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Ladybirds (Coccinellidae)

Lady Birds (or Lady Beetles, sometimes even called Lady Bugs) are beetles which are very easy to identify: small, round bodies and usually red with black spots or the other way around. Perhaps they are the insects most people like best. Who hasn't been playing with these creatures being a child? Just put one on your hand, point upwards and the little creature, trying to find the highest point, will be running to the top of your vinger, where it will expose its wings and fly off. There are many more species in this family than most people realize. Most species can be identified by counting the dots on the shields. Those dots do not tell you what age the animal is (usually they live for just one year or shorter), but are good clues for naming the species. However one should be very careful, for there are a few species which are extremely variable. One of the most common species, the Two-spotted Lady Beetle, for instance is red with two black dots in its typical outfit. But some have more than just two black dots and the black dots can even be connecting, thus looking like dark stripes, hooks or lines. On the other hand the basic colour may be black instead of red. Some have two black dots on the red shields, but others might have four or even six black dots! Ladybirds all have colours to warn off predators. Colours like combinations of red and black or yellow and black are typical warning colours, just like in let's say wasps. And it works, for you will never see a bird eating a Ladybeetle, for they have a very bad taste and are slightly poisonous.


photograph Seven-spotted Lady Beetle
Seven-spotted Lady Beetle Coccinella septempunctata

The Seven-spotted Lady Beetle is easily identified, for usually it really does have 7 spots. more...


photograph Two-spotted Ladybird
Two-spotted Ladybird Adalia bipunctata

The Two-spotted Ladybird is not always easily identified, for it is a very variable species. more...


photograph 10-spotted Ladybird
10-spotted Ladybird Adalia decempunctata

The 10-spotted Ladybird is highly variable, except for the neck shield. more...


photograph 10-spotted Ladybird
10-spotted Ladybird Adalia decempunctata

This is a 10-spotted Ladybird as well, even though it appears to be off colour and with less than 10 spots. more...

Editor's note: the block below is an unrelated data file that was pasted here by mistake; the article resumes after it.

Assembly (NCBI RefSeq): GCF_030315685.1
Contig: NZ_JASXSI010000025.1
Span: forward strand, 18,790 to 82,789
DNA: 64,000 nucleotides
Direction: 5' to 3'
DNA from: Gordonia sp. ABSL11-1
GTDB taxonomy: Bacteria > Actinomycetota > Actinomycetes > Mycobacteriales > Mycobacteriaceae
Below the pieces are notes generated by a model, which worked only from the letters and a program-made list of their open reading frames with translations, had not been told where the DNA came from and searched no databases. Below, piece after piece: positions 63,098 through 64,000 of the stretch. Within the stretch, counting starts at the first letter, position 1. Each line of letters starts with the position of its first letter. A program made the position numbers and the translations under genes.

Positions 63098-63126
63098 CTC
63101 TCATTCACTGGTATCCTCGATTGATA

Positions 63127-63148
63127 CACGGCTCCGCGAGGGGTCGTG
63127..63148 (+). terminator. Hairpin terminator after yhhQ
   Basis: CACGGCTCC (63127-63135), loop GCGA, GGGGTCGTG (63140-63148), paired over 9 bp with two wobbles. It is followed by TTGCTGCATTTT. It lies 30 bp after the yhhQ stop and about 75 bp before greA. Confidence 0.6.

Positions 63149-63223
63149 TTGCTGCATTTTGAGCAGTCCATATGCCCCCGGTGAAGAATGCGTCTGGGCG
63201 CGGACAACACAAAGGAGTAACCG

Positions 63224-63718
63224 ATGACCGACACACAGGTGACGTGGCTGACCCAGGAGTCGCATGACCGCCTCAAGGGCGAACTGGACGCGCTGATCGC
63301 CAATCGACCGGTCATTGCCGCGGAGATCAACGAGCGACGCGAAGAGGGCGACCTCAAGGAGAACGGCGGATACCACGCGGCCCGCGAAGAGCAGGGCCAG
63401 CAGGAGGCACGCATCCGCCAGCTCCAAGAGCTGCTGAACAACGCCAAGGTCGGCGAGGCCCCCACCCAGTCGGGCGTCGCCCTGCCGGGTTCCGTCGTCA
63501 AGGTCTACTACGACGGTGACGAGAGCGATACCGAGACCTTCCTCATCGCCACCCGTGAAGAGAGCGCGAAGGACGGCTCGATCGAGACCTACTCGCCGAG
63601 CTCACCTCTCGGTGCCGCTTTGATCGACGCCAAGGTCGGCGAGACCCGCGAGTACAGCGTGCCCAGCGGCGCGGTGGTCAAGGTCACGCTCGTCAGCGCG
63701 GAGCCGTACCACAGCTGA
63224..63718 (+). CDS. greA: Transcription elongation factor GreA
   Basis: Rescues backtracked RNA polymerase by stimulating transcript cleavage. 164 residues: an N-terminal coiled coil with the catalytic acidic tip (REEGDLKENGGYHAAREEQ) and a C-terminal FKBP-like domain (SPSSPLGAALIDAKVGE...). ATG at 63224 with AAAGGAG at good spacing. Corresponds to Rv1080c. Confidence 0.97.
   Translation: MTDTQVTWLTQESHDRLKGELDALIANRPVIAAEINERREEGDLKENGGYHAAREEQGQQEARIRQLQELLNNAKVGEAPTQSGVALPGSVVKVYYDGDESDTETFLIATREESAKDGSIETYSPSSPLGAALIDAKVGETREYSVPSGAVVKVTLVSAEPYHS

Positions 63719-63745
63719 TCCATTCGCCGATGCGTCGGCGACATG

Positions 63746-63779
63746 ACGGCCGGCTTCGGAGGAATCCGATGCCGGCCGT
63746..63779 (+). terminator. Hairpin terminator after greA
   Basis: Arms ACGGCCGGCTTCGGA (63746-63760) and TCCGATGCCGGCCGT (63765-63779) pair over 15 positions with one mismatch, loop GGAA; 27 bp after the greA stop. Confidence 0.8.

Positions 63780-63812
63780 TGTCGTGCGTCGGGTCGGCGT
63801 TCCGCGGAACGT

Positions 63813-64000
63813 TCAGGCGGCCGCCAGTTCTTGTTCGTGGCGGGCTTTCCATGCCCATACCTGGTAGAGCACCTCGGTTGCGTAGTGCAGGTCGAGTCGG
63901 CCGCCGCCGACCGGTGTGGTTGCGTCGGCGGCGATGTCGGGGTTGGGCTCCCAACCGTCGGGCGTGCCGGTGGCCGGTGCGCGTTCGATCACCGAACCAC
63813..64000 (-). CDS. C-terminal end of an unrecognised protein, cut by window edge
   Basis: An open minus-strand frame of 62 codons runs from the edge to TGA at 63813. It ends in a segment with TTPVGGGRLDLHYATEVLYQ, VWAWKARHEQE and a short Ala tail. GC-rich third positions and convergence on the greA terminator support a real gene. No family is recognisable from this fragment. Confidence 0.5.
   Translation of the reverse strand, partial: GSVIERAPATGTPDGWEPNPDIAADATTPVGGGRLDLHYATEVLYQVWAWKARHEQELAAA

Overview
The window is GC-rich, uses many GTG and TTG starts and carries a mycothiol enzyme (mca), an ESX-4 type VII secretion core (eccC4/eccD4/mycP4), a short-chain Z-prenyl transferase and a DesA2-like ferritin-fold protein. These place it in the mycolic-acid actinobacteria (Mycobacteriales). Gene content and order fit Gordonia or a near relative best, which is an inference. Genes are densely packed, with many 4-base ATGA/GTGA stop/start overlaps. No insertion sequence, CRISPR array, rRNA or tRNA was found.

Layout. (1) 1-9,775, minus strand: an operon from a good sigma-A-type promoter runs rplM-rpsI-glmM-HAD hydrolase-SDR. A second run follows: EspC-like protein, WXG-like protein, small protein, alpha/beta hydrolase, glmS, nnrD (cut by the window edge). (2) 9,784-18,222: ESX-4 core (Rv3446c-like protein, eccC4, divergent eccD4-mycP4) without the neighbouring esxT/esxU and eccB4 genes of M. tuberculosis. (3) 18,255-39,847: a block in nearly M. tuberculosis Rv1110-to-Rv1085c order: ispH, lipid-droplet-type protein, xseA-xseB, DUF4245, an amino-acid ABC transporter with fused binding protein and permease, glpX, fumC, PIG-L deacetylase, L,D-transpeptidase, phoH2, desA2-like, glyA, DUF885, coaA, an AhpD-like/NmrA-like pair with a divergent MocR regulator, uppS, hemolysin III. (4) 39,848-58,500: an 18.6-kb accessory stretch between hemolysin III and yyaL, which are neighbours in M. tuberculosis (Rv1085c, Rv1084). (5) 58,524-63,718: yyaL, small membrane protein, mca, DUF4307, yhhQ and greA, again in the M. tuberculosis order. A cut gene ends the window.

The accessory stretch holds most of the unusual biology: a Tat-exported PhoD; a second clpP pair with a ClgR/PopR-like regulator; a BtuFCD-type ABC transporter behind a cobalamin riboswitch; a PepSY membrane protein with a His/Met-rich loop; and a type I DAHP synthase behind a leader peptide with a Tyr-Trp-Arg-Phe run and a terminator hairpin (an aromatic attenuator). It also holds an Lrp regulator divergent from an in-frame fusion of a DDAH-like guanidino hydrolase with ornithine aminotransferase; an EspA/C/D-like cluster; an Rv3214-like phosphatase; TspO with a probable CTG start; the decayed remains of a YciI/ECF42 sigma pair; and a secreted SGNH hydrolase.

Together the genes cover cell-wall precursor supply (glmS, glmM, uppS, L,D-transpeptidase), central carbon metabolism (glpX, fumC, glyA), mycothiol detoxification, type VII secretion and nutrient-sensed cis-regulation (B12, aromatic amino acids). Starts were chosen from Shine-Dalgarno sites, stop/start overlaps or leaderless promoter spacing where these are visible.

photograph 10-spotted Ladybird
10-spotted Ladybird Adalia decempunctata

The larva of the 10-spotted Ladybird is a keen hunter for plant-lice, aphids and such. more...


photograph 10-spotted Ladybird
Pine Ladybird Exochomus quadripustulatus

The Pine Ladybird is easily identified by the curled edges of the shields. more...


photograph 10-spotted Ladybird
Pine Ladybird Exochomus quadripustulatus

The Pine Ladybird usually is black, but may be brown or even yellow as well. more...


photograph Cream Spotted Lady Beetle
Cream Spotted Lady Beetle Calvia quatuordecimguttata

The Cream Spotted Lady Beetle is a beautiful brownish red species. more...


photograph Orange Ladybird
Calvia decemguttata

Calvia decemguttata is another orange ladybird, but it is not a British species. It has 10 creamy spots only. more...


photograph Oenopia conglobata
Oenopia conglobata

Usually Oenopia conglobata is pink with blob like spots. I too is not a British species.more...


photograph Fourteen Spot Ladybird
Fourteen Spot Ladybird Propylea quatuordecimpunctata

This is the dark variety of the Fourteen Spot Ladybird, or 14-spot Ladybird. more...


photograph Fourteen Spot Ladybird
Fourteen Spot Ladybird Propylea quatuordecimpunctata

The Fourteen Spot Ladybird may also look like this. more...


photograph Fourteen Spot Ladybird
Fourteen Spot Ladybird, larva Propylea quatuordecimpunctata

But the larva of the Fourteen Spot Ladybird is black with some white lines. more...


photograph Harlequin Ladybird
Harlequin Ladybird Harmonia axyridis

The big question is whether we should be happy about the arrival of the Harlequin Ladybird. more...


photograph Harlequin Ladybird
Harlequin Ladybird, larva Harmonia axyridis, larva

The larva prefers to eat aphids, preferably a lot of them!. more...


photograph Orange Ladybird
Orange Ladybird Halyzia sedecimguttata

The Orange Ladybird eats aphids only occasionally, for it prefers mildew. more...


photograph 22-spot ladybird
22-spot ladybird, male Psyllobora vigintiduopunctata, m

The 22-spot ladybird is one of the very few species of ladybirds you do not want in your garden. The male's neck shield is white. more...


photograph 22-spot ladybird
22-spot ladybird, female Psyllobora vigintiduopunctata, f

The female of the 22-spot ladybird has a yellow neck shield. more...


photograph 22-spot ladybird
22-spot ladybird, larva Psyllobora vigintiduopunctata, larva

The larva of the 22-spot ladybird is just as yellow as the adults. more...


photograph larch ladybird
Larch Ladybird Aphidecta obliterata

The Larch Ladybird is fond of woolly aphids. more...


photograph 24-spot ladybird
24-spot ladybird Subcoccinella vigintiquattuorpunctata

One of the very few vegetarian ladybirds: the 24-spotted ladybird. more...


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This page has last been modified on Wednesday, November 07, 2018.
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